Professor Lee to Retire After 21 Years


Morgan Fuerstenberg graphic

As of December 2021, history professor Joong-Jae Lee will be retiring from UW-Platteville after 21 years of teaching to focus on practicing immigration law for the remainder of his professional career.

Professor Lee has made a lasting impression on his students throughout his teaching career. His ability to keep students engaged in the lecture hall is what separates him from his colleagues. 

Emma Tuescher, one of his current students, stated that “he is one of the few professors that adds some personality and excitement into his lessons. Especially with the ‘early’ classes, he manages to keep everyone awake and engaged whether it’s (during) our discussion or random (participation) activities in class.” 

For some, history is not as engaging, but teachers like Professor Lee are the reason why students enjoy learning. His vibrant and energetic dialogue that he brings to his lectures is why a student like Nate Dyck comes to history ready to learn about subjects like Great Depression or the Cold War. “He’s very passionate about teaching history,” said Dyck. “He gets very excited to teach us the subject and he (must) calm himself (down) quite often (from being so enthusiastic).” 

One of the main reasons his students enjoy his teaching is because he isn’t another “high-strung” teacher. Tuescher added that “he’s unique in the way that he makes jokes and doesn’t try to be super serious and in charge all the time. I think he gains more respect from the students that way because he doesn’t try to intimidate everyone. He goes out of his way to seem relatable and approachable.” 

Dyck had very similar reasons:“He is a huge football fan and somehow incorporates that into his lectures, which is funny and makes (lectures) more interesting and easier to stay focused during class.”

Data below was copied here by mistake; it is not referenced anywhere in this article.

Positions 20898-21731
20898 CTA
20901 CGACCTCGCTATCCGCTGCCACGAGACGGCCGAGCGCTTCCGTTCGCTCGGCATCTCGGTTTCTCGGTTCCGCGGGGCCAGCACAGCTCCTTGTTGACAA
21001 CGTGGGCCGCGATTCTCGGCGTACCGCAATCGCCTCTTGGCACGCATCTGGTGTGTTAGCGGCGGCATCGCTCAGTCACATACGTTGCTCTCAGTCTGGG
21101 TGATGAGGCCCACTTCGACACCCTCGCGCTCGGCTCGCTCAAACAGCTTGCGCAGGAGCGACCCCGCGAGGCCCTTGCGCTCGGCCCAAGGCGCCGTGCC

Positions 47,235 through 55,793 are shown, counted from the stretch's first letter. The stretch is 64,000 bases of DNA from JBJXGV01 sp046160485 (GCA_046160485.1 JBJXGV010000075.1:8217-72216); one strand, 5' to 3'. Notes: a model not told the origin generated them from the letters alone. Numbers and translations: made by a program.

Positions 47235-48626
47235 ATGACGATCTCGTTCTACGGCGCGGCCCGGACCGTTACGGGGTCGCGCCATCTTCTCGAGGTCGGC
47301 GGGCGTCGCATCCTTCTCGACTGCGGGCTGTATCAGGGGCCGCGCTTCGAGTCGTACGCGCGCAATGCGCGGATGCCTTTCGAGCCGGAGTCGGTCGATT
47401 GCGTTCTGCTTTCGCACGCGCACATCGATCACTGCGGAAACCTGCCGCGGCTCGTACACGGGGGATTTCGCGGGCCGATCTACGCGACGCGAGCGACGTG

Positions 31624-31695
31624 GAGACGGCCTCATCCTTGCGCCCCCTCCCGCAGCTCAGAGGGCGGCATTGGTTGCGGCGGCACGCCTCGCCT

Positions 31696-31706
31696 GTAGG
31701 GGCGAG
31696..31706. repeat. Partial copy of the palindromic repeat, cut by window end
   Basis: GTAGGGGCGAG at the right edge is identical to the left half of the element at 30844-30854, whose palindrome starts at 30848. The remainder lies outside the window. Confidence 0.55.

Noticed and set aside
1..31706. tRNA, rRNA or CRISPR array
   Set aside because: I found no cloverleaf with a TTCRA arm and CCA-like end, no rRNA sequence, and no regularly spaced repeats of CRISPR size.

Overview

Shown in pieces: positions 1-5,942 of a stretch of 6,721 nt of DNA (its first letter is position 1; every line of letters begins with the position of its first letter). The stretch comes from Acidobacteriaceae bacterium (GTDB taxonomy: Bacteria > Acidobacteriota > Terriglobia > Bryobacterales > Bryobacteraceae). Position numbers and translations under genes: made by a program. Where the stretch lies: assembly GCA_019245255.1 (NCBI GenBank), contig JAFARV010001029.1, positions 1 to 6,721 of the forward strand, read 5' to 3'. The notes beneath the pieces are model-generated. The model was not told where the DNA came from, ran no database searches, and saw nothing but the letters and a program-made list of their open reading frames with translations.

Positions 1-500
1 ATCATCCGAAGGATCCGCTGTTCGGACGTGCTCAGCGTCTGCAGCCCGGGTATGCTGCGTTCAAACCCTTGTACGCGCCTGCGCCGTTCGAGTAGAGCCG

Growing up in South Korea, Professor Lee hadn’t experienced America until he moved to New York for his first job as a professor. There, his love for the game of football grew strong as a loyal fan of the Buffalo Bills. Often, he has been known to make references to his favorite team in his classes. “I like to draw lessons from football talk and share with the students. It is an easy topic to connect with the students who are younger than me.” 

As current students, Dyck and Tuescher will often hear references to some of football’s most well-known players like Tom Brady, Aaron Rodgers and Buffalo’s own, Josh Allen, as these are some of Professor Lee’s favorite players. 

What exactly drove Professor Lee to start teaching U.S. history? It’s simple according to Lee: “because of the close relationship between Korea and the United States, I wanted to come to the US and learn about U.S. history. I initially planned to return to Korea to be a professor there (but decided to say in America).” From what it sounds like, his students would say that he made the right choice in staying here.

What’s next for Professor Lee? Immigration law is what life has in store for him. His motivation for practicing law describes this future Chicago resident perfectly. “Unlike being a professor, my work as a lawyer is very practical. I can easily see the impacts of my work on people.” 

It’s clear that from a student’s perspective, this has already been accomplished. As far as being a lawyer goes, if the same energy and passion that is brought to the classroom is brought to his clients, Professor Joong-Jae Lee should have no problem.